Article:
Up until very recently, I firmly believed that Leitao was rebuilding the Virginia basketball program back to its old heights. Maybe I’m late to this party, but I now am worried about whether Dave Leitao is going to achieve the sort of success at Virginia that we were expecting and that will keep him from being fired eventually. And this worry comes from my own observations of the program and from some recent writings about the team, especially this superb article (sub. req.) by Kris Wright about the offensive struggles.
Virginia’s basketball teams have consistently been poor on offense. Aside from the year that Leitao actually had two consistent scoring threats (the 2007 tandem of Sean Singletary and J.R. Reynolds), the offense is often best described as being of the pass-around-the-key-til-someone-bricks-a-three variety. Watching the FSU loss, I felt like I was taking in a movie I’d seen for the 10th time, like one of those comedies that TBS ends up showing nonstop. Only I’m not laughing. Supposedly, Leitao is running something called the “motion offense” (sub. req.) that involves something that Virginia’s players don’t do well: moving around! Of course, it’s more than that — poor passing, poor shooting, poor everything at times. But, overall, his players often fail to execute the motion offense’s fundamentals. Thus, this is year four of the Leitao era, and his program still hasn’t established the basics of his own offense. Young players, veteran players, guards, forwards, it doesn’t matter. Virginia’s offense remains stagnate.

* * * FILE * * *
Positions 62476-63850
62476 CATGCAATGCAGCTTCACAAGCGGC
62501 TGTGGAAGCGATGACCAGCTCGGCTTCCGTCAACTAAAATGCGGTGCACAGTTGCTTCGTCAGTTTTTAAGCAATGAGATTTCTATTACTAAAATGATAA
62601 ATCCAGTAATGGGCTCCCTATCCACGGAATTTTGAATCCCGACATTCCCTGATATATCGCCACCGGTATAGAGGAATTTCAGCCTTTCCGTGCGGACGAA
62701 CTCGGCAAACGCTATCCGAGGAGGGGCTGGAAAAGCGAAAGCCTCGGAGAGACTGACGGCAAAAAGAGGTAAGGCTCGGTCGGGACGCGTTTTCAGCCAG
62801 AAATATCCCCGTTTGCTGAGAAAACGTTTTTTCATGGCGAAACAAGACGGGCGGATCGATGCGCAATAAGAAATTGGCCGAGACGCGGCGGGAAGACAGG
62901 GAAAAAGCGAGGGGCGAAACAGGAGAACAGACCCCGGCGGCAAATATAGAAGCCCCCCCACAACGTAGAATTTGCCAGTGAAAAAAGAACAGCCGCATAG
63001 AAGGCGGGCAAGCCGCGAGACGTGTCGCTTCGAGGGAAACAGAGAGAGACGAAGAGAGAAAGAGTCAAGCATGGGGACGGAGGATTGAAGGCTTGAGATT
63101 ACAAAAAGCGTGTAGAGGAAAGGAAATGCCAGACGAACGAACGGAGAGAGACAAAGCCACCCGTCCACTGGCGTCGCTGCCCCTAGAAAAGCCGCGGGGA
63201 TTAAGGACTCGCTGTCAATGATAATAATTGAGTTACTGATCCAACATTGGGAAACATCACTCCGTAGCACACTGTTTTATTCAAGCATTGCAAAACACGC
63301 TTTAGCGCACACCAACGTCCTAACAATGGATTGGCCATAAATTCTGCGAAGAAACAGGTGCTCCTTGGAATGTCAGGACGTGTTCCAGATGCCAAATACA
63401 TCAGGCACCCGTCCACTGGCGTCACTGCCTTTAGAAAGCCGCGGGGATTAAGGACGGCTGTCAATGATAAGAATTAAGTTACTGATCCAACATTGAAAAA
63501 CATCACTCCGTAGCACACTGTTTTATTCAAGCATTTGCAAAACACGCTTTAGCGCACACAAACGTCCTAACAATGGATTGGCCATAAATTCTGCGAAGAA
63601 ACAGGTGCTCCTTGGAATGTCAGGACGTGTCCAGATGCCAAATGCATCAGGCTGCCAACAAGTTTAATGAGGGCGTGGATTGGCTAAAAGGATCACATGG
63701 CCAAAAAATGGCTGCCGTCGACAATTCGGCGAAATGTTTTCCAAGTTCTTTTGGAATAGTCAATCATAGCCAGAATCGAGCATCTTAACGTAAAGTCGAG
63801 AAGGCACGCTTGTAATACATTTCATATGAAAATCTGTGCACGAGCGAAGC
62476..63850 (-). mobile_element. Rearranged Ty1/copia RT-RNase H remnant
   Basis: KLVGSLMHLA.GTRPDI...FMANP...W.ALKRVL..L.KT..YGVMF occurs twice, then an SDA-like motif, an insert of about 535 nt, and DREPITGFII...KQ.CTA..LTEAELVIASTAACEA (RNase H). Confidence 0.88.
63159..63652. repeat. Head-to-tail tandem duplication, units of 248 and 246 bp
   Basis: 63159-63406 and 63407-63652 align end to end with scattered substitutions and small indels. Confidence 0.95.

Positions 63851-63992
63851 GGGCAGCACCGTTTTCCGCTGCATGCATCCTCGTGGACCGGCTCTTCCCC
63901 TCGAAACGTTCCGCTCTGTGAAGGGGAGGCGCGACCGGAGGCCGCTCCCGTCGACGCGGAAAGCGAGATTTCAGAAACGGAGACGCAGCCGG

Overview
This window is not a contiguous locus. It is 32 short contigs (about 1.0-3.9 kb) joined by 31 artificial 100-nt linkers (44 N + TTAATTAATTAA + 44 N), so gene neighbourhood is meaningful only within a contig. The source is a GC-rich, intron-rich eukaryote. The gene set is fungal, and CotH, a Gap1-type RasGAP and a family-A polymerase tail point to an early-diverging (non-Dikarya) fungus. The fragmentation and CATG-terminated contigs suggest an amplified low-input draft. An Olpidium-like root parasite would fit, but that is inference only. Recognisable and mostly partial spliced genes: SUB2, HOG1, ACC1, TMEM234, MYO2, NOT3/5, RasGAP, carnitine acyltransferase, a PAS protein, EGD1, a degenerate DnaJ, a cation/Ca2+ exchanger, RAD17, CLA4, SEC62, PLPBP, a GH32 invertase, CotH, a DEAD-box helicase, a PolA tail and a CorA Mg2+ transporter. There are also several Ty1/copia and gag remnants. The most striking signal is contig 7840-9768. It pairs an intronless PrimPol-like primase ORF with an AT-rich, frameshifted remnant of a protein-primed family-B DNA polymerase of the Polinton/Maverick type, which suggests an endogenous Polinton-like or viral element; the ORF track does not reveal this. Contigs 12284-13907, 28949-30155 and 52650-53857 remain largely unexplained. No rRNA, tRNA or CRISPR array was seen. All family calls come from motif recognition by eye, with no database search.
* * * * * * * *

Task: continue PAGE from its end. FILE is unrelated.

My tentative conclusion: something is wrong with the way Leitao is teaching his offense. His players, year after year, simply aren’t getting it.
Further proof can be seen in Leitao’s inconsistent rotations. Ben Allaire has some observations on how the rotation is all over the place. Some of that can be blamed on the players’ inconsistencies or a futile search for a rotation that makes sense. Or perhaps Leitao believes that some players match-up better against different opponents, thus altering playing time accordingly. Or maybe he’s trying to outsmart the other coach with some surprises. Regardless, coaches of successful teams have set rotations that they can count on. Leitao doesn’t have that, and this speaks to the players’ inabilities and inexperience, but perhaps (and this is the “worried” part) also to Leitao’s failings in deploying his offense.
As a result, I wonder if Leitao needs his own Gregg Brandon. Al Groh finally saw the light and decided to bring in a new offensive mastermind to breathe life into an offense that has struggled season after season, regardless of the players, allowing Groh to focus more on his specialty of defense. Sound familiar?
One last related worry: Kris Wright’s article (sub. req.) on this really being year one is concerning. It makes sense: Leitao had success earlier than expected because of Sean and J.R., and the real “year one” is happening now. However, the beauty of having “year one” during the first season of a coach’s tenure is that subsequent improvements build momentum that can lead to sustained growth. Having a few seasons of early success that are interrupted by rebuilding season halts that momentum. In addition, the impression from the outside (recruits, fans, reporters) is that the program is in decline, rather than the other way around. Thus, even if Leitao could figure out the offense (with the help of an expert), I’m officially worried that the out-of-sequence nature of his coaching run might not lend itself to the sort of sustained improvement needed to rebuild the program, or the type of rising goodwill from fans, recruits, and the media that gives a coach the time and tools for that rebuilding.